Six LDS Writers and A Frog

Monday, August 24, 2009

Prologues are Like Onions

I love creamed onions. Little ones about half the size of a golf ball. My wife makes them every Thanksgiving, mostly at my request and I scarf them down. But even though they are one of my favorite vegetables, I wouldn’t bring them as a side dish if I went to a friend’s house for dinner. That’s because not everyone likes creamed onions. In fact, most people I mention creamed onions to give me a funny look—like maybe I’m talking about something really odd; say chocolate zucchini mousse with potato chip crust or something.

That’s the same way I feel about prologues. Most writers who have spent much time around me think I don’t like prologues. I’m definitely mean to them. I call them names, pick them last for kickball, occasionally even stick their sentences in the toilet and give them swirlies. So you can understand why people would get that idea.

The truth is, prologues and I are actually good friends. I always, always, read them in books. I have used them several times in my own books. I have used them in both of my Farworld books (although I called the one in Water Keep, “Chapter One” and the five I spread throughout Land Keep “Interludes.” I believe they are almost required these days for epic fantasy. So why the hate fest when prologues and I are out in public?

Let’s start with the beginning of a novel. When most beginning writers finally start the story they’ve been waiting their whole life to write, there are certain things they tend to do. I call it “setting the table.” They know they have a great meal (story) coming, but before we are ready to eat (read) we need to get our plates, silverware, seating assignment, etc. In a story these settings come out as background information. What does the setting look like? Is it an ocean villa? A dense jungle? A world where everyone dances, or sings, or does magic? Who are the characters? Why are they there? What do they look like? If it’s a new world, we need to know that the village is located at the banks of a rushing river that originates deep in the bowels of a forested mountain populated by dark creatures that sit around fires making evil brews. If it’s a mystery we need to see the bad guy strangling an innocent. If it’s historically-based we need to see the main characters ancestors.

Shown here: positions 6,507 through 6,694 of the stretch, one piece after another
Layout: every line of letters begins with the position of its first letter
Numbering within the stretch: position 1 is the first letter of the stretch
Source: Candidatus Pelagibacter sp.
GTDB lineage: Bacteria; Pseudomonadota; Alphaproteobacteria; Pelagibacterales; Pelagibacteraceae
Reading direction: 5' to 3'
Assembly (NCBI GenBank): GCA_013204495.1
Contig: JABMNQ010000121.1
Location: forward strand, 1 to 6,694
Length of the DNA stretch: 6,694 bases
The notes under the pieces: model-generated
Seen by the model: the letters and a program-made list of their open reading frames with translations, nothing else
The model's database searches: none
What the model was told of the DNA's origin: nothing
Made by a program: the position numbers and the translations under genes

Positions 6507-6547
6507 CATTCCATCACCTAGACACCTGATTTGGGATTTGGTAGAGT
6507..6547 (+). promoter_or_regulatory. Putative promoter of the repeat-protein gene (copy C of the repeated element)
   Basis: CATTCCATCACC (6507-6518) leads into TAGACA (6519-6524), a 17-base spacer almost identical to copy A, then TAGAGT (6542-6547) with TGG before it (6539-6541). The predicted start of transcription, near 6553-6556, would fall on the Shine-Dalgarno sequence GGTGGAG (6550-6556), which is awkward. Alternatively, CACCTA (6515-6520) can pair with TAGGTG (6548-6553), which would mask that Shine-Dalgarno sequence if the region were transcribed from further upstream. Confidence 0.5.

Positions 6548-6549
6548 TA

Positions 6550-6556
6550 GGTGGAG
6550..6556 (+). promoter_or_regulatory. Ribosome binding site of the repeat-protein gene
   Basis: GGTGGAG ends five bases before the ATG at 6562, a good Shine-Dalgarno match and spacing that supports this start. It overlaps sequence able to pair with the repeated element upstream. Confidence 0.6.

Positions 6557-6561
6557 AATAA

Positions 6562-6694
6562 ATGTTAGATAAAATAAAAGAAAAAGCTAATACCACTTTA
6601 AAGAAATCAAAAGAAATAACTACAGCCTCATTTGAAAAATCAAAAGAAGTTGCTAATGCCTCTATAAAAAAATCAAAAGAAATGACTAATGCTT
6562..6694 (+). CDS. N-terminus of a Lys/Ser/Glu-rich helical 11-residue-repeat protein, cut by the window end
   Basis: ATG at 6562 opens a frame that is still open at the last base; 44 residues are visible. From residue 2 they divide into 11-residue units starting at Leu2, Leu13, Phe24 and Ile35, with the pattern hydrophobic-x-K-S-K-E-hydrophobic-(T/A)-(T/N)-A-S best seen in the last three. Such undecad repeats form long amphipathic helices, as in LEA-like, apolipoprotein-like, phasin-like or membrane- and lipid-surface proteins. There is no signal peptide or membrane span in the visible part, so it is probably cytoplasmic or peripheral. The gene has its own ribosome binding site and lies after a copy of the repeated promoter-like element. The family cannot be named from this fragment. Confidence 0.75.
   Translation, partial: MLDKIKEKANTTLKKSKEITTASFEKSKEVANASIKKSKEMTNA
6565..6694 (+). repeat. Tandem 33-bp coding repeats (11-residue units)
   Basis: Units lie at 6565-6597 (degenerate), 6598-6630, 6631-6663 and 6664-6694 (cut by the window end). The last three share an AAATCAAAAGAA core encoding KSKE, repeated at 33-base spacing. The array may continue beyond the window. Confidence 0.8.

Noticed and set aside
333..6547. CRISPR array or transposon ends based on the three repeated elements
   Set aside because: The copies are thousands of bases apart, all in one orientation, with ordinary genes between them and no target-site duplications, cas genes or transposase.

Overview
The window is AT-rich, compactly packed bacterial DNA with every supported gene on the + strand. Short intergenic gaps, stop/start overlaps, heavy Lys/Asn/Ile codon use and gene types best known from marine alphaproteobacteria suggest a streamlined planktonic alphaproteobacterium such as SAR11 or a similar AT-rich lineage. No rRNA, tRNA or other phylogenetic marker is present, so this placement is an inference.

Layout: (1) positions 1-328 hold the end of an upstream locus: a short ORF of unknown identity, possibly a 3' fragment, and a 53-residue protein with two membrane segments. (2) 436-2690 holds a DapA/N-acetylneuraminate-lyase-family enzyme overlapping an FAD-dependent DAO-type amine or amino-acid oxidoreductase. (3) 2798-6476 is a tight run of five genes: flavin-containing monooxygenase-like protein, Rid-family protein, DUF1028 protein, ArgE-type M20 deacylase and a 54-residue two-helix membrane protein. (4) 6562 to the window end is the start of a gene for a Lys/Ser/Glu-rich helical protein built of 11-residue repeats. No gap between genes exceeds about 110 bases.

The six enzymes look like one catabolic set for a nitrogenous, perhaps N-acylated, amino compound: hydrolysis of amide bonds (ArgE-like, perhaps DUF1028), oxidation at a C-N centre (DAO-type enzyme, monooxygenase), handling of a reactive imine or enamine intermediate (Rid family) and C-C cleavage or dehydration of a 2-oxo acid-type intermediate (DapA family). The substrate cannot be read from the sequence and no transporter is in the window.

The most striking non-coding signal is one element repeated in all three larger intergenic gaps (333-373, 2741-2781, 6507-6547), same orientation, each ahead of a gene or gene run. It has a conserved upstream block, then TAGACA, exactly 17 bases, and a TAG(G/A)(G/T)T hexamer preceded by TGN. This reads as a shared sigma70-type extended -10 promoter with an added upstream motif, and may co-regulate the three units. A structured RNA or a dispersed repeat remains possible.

Right? I know this is true, because I talk to beginning writers all the time, and I browse local bookstores and read books by authors who I know have new books out.

But what does the reader want? Immediacy. Action. Intrigue. They want to get sucked into the story so completely that they can’t bear to put the book down for a minute. Of course, even most beginning authors know that a book needs to begin with something interesting. So when they read their own beginning, they have to admit it really isn’t all that gripping. What to do?

The right answer here is, fix the problem. Gut the first chapter. Take out all the flashbacks, infodumps, flowery descriptions, history, etc. Get rid of the whole first chapter if you need to. Start where the story is so gripping that any reader would have to keep reading. So what if they don’t know where the story is going? So what if they might be a little confused at first? So what if they don’t know why the main character wakes up in a jungle or how the plane crashed on the island, or even that he is a doctor at first? If the story is gripping enough, they will read on. They will find out. That’s your goal as an author. And as a reader, you know that you love books where you are thinking, “Okay this is cool, but what’s going on here?”

The easy answer is to throw in a prologue. Tim Travaglini, editor at Putnam spoke at a writers conference I attended last year. He called prologues and flashbacks lazy writing. I’m not sure that everyone understood what he was saying. My take on his comment was that many writers realize they have the problems mentioned above in their first chapter. But instead of fixing the problem, they try to band-aid it.

A friend of mine asked me to look at his first chapter a couple of months ago. Since we are friends I felt that I could tell him the truth. His writing is very good, but his first chapter sucked rocks. Nothing happened. There were lots of thoughts, back story, information—even a little heavy-handed foreshadowing. But zero story. When I pointed this out to him he thanked me. A week later, he sent me a very slightly altered first chapter. But to fix the problem, he added—get ready—an exciting prologue. Arghhh!!!!!! This is why I tear my hair out when writers bring up prologues. A prologue isn’t a fix. It doesn’t change the fact that your baby is still ugly. It just puts a little eye shadow on it and calls it good.